Renewable energy

Biomedical and personalized medicine

Advanced business services

Manufacturing and distribution

Mission critical (24-hour services)

Aerospace and aviation

Emerging technology

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While Chandler is particularly strong in certain industries, it has also diversified its economy over the last decade with a variety of different industries including financial services, software development, customer support, biotechnology, and emerging technology. For instance, the community is supporting emerging technologies with two incubators: Chandler’s Innovations Incubator and TechShop, located in the ASU Chandler Innovation Center (the partnership between the city and ASU’s College of Technology and Innovation). Gangplank Chandler also provides co-working space in the Downtown area. Diversification should continue into the future.

Innovation Districts General Plan 2008 based some of its policies on the "Next Twenty" report, subtitled “A New, Progressive Agenda for Chandler” prepared by several nationally known consultants. The report suggested that in the future the city will have to rely on ideas, innovation, technological breakthroughs, and the growth of knowledge. The General Plan 2008 also placed an emphasis on the concept of “innovation zones,” a hub where research and industry intersect and benefit from close proximity to each other. Since that time, a variety of research has been conducted on the concept of innovation zones, and a new urban model known as “innovation districts” has evolved. The Brookings Institute identified three different types of innovation districts: •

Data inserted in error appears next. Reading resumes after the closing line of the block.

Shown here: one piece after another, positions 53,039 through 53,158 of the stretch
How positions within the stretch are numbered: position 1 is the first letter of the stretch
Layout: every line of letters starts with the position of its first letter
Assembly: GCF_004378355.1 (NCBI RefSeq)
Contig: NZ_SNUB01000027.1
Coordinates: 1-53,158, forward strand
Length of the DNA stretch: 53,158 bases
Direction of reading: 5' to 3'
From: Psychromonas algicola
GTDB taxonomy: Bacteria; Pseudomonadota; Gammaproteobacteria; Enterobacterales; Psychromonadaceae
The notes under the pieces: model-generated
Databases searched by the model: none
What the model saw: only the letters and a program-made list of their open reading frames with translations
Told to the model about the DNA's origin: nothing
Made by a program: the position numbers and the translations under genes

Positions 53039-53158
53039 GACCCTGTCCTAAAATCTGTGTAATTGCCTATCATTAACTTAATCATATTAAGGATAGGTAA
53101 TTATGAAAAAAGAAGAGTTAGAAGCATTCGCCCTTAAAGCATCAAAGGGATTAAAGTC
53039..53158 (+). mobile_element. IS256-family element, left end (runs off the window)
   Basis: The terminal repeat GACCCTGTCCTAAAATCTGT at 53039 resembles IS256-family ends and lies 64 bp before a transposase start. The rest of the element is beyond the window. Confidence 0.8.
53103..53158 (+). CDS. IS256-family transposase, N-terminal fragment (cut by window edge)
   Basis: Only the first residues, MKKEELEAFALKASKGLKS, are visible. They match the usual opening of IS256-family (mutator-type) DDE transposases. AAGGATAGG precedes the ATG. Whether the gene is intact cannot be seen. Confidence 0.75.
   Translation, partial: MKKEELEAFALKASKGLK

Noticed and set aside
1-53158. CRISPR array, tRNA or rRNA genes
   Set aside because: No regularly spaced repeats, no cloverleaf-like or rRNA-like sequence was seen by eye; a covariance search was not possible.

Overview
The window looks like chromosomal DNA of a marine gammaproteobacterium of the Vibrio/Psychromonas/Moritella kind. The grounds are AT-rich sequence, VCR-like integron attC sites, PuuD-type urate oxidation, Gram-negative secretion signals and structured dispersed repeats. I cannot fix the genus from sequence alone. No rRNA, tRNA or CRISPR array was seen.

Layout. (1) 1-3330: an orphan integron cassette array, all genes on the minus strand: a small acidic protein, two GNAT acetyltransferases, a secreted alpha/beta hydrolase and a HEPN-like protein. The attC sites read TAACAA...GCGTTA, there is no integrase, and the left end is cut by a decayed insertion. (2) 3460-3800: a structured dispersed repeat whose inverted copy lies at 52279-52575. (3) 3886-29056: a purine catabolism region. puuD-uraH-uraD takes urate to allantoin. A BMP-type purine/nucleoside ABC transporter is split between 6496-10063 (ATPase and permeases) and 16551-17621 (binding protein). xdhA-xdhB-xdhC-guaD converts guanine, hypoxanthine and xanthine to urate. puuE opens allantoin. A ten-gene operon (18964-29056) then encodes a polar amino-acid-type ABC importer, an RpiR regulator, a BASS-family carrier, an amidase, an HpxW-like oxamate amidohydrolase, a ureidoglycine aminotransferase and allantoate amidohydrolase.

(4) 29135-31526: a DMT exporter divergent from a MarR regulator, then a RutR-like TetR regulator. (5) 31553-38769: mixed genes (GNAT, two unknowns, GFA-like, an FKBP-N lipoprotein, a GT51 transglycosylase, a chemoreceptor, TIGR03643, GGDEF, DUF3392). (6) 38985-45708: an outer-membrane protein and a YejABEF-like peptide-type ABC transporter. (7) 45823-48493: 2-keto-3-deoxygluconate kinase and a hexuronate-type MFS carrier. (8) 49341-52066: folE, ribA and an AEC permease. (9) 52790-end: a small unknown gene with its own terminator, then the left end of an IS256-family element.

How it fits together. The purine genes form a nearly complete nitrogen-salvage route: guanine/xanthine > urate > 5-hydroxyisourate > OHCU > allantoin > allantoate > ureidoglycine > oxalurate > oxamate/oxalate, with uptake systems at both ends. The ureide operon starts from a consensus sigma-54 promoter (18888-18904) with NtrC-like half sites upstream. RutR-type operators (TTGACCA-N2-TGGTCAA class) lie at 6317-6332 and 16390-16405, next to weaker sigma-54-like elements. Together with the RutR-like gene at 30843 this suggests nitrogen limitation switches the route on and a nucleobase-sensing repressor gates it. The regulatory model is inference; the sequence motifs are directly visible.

The “anchor plus” model is found in the downtowns of central cities where large-scale mixed-use development is centered around major anchor institutions, such as universities.

The “re-imagined urban areas” model is where industrial or warehouse districts are undergoing a physical and economic transformation. Important elements of this model are transit access, a historic building stock, and proximity to downtowns in high-rent cities.

The “urbanized science park” model is commonly found in suburban areas. This model, exemplified by Chandler, comprises sprawling areas of employment and industry that are urbanizing through increased density and mixed-use development (including residential, retail, and restaurants).

In recent years, innovative and emerging firms and talented workers are choosing to locate in compact, amenity-rich cores of central cities where they are close to other firms, research labs, and universities so that they can share ideas. Chandler is beginning to participate in this transformation with densification of development, revitalization of Downtown, alliances with higher-education institutions, and promotion of emerging technologies through incubators and co-working spaces. With its educated workforce and diversified economy, Chandler will be positioned to take advantage of the emerging trend of innovation districts.